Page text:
As for the perceived financial instability of gig workers, more than half of independent workers who participate in the gig economy full-time report feeling more financially secure than those with traditional employers.

2. Many Businesses Now Use Gig Workers Instead of Hiring Full-Time Employees

Gig workers aren’t the only ones thriving in the gig economy. Many organizations are replacing full-time employees with gig workers for project-based assignments.

When a company hires a gig worker, the barrier to entry is low for the worker and for the organization. There’s very little risk to either party since there’s an understanding that the engagement may be temporary.

gig worker in cafe

This low-risk environment allows for improved talent mobility. When a gig worker fits in well with a company’s culture and completes a job as promised, the company may choose to hire them for future projects based on their past performance.

Gig workers who are opportunity-minded and willing to learn new skills seek out challenging projects, and they have the potential to grow much faster as temporary workers for multiple companies, than they may be able to if they had a single employer. This is especially the case when working for new up-and-coming companies, as there are plenty of remote startups to work for.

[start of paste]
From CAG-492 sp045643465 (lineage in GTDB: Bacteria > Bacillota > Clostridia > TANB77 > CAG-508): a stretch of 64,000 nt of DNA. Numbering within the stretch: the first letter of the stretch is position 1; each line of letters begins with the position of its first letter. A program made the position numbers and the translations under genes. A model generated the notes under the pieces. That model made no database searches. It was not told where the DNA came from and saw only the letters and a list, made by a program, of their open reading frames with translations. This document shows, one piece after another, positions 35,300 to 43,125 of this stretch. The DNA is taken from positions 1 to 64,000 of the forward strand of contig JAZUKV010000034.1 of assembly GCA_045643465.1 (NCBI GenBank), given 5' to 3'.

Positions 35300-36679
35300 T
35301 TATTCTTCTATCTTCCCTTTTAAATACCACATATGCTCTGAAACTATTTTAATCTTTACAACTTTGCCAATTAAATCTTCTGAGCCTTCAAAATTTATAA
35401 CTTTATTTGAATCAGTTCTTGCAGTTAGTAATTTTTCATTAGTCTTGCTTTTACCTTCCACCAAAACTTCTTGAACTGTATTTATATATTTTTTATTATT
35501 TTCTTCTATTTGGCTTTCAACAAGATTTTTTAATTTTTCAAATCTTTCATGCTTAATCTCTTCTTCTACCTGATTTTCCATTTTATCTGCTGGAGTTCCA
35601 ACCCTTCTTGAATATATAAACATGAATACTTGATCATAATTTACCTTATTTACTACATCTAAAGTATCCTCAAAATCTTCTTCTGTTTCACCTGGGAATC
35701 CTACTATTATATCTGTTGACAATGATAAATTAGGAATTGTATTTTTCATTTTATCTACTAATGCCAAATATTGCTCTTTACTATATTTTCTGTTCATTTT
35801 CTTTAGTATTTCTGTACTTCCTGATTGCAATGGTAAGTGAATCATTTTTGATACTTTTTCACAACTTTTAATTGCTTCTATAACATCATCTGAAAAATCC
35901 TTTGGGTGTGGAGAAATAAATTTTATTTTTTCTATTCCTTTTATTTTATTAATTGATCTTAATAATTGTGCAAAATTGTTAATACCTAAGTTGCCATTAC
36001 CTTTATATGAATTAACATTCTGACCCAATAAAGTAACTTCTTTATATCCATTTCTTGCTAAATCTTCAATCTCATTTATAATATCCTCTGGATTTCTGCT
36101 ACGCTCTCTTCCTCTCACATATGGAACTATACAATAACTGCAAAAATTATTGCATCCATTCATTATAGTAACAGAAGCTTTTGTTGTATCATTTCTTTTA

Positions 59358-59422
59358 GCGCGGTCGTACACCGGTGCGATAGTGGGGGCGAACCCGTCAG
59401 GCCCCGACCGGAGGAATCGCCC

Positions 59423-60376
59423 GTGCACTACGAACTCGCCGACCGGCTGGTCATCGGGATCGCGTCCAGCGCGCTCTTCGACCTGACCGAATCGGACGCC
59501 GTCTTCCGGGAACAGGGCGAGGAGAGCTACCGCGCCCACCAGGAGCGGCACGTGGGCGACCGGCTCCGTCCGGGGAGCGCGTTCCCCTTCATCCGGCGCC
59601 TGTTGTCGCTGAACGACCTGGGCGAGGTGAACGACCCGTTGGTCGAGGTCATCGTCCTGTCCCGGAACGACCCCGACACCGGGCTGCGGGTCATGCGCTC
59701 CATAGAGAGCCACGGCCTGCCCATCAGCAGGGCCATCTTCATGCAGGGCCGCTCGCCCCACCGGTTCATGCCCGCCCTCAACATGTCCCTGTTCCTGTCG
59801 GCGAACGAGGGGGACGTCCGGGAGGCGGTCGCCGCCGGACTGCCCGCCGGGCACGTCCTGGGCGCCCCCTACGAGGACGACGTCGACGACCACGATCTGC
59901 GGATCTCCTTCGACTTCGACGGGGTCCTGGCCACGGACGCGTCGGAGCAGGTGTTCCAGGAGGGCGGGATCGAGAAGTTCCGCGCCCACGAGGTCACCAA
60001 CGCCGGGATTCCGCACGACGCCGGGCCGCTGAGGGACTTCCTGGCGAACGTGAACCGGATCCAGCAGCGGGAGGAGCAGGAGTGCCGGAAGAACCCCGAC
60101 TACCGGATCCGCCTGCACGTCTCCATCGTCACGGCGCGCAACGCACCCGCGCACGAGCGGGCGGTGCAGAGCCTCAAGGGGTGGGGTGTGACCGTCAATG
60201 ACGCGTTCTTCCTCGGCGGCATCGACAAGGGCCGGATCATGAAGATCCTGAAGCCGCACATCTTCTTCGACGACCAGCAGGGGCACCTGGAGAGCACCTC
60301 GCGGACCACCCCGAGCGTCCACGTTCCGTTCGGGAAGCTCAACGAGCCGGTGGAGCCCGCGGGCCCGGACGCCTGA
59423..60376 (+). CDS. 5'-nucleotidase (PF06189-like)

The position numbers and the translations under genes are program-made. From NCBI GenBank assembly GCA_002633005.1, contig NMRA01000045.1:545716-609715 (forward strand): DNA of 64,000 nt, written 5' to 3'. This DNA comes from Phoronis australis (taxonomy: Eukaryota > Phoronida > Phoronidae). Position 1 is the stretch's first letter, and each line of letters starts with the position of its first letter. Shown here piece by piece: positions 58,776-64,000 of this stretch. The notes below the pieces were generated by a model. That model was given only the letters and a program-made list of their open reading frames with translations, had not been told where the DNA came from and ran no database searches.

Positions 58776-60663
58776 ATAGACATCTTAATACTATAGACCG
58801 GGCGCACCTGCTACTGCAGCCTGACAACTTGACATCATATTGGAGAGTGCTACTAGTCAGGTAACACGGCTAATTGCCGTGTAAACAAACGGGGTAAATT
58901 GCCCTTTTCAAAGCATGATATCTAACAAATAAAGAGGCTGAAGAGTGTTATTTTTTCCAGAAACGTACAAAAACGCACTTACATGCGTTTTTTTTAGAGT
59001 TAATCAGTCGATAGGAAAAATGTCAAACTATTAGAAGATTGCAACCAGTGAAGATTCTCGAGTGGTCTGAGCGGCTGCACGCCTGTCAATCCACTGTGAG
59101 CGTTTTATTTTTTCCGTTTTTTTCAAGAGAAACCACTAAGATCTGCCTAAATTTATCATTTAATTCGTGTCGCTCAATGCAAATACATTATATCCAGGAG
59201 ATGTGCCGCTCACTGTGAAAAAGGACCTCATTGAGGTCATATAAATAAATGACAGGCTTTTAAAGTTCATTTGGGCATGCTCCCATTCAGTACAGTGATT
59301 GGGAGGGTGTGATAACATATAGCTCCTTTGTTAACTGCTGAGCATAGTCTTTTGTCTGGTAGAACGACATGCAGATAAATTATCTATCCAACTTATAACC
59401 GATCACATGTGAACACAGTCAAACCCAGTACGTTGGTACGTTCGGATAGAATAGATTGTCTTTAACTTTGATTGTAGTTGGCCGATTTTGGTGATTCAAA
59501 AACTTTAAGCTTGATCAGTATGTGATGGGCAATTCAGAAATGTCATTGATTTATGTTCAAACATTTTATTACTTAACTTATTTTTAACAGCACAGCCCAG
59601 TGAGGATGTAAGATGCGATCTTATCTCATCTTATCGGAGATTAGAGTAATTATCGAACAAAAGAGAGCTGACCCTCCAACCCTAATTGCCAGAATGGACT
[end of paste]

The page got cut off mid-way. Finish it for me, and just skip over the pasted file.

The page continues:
Switching to gig work means a business may be better equipped to handle challenges brought on by growth. It helps a business step away from the traditional constraints of track records, formal education requirements and job descriptions, and hire a gig worker for a project-based task. This is often preferred over trying to hire a full-time employee that may or may not be well-suited to a variety of projects. Instead, companies can now hire gig workers and use eLearning options to teach soft skills or other tools that can be beneficial to the entire team.

Gig workers can provide huge cost savings for businesses, as well. By eliminating the need to compete for top talent in the job pool, employers don’t have to spend nearly as much time and money on sourcing candidates, screening them and providing job offers. Companies can build a database of proven gig workers to create an internal talent marketplace. Project matching, automated skills matching and setting up notifications when a new worker meets the company’s requirements for a job can take the pressure off of HR and make gig work a viable part of a company’s culture.

3. Gig Work Isn’t Slowing Down

According to Statista, there were 59 million freelancers in the United States alone in 2020, up from 53 million in 2014. Worldwide, that number is exponentially larger. The gig economy continues to grow with accessible task-based sites that facilitate connections between individuals and gig workers and sites that do everything from house freelancers’ portfolios to holding their pay in escrow until a job is successfully completed.

For many, freelancing and gig work is a full-time job that may lack the same security as full-time traditional employment but provides more money and freedom. Interest in unconventional work arrangements will no doubt continue to grow as companies tap the gig economy for temporary workers with specific skills who are well-suited to a particular project.

The gig economy encompasses white-collar and blue-collar contract work that is creative, mundane, skilled, unskilled and as versatile as the marketplace demands.

View next: Top 5 Most In-Demand Freelance Skills For 2022